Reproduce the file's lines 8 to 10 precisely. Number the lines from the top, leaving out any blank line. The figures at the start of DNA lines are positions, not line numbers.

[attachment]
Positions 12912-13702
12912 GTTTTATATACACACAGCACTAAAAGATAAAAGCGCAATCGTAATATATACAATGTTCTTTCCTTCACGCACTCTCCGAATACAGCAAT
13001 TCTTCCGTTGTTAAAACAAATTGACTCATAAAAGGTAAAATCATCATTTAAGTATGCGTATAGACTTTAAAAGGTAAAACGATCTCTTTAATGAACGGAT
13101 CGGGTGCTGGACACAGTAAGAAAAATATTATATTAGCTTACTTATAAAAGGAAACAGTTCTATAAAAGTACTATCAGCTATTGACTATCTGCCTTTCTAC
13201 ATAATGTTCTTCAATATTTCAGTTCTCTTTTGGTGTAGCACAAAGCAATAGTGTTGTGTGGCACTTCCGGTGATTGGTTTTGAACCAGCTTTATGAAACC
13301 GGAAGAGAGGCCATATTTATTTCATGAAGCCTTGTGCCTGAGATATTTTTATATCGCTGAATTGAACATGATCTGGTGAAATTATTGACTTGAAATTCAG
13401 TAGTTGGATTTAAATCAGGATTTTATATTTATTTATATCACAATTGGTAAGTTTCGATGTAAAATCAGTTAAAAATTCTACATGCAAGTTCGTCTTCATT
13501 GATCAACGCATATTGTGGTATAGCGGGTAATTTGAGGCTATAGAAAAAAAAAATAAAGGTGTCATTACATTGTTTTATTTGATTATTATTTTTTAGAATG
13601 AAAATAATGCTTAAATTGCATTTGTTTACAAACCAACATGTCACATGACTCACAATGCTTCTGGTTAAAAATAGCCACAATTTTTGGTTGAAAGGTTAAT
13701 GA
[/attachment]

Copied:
13501 GATCAACGCATATTGTGGTATAGCGGGTAATTTGAGGCTATAGAAAAAAAAAATAAAGGTGTCATTACATTGTTTTATTTGATTATTATTTTTTAGAATG
13601 AAAATAATGCTTAAATTGCATTTGTTTACAAACCAACATGTCACATGACTCACAATGCTTCTGGTTAAAAATAGCCACAATTTTTGGTTGAAAGGTTAAT
13701 GA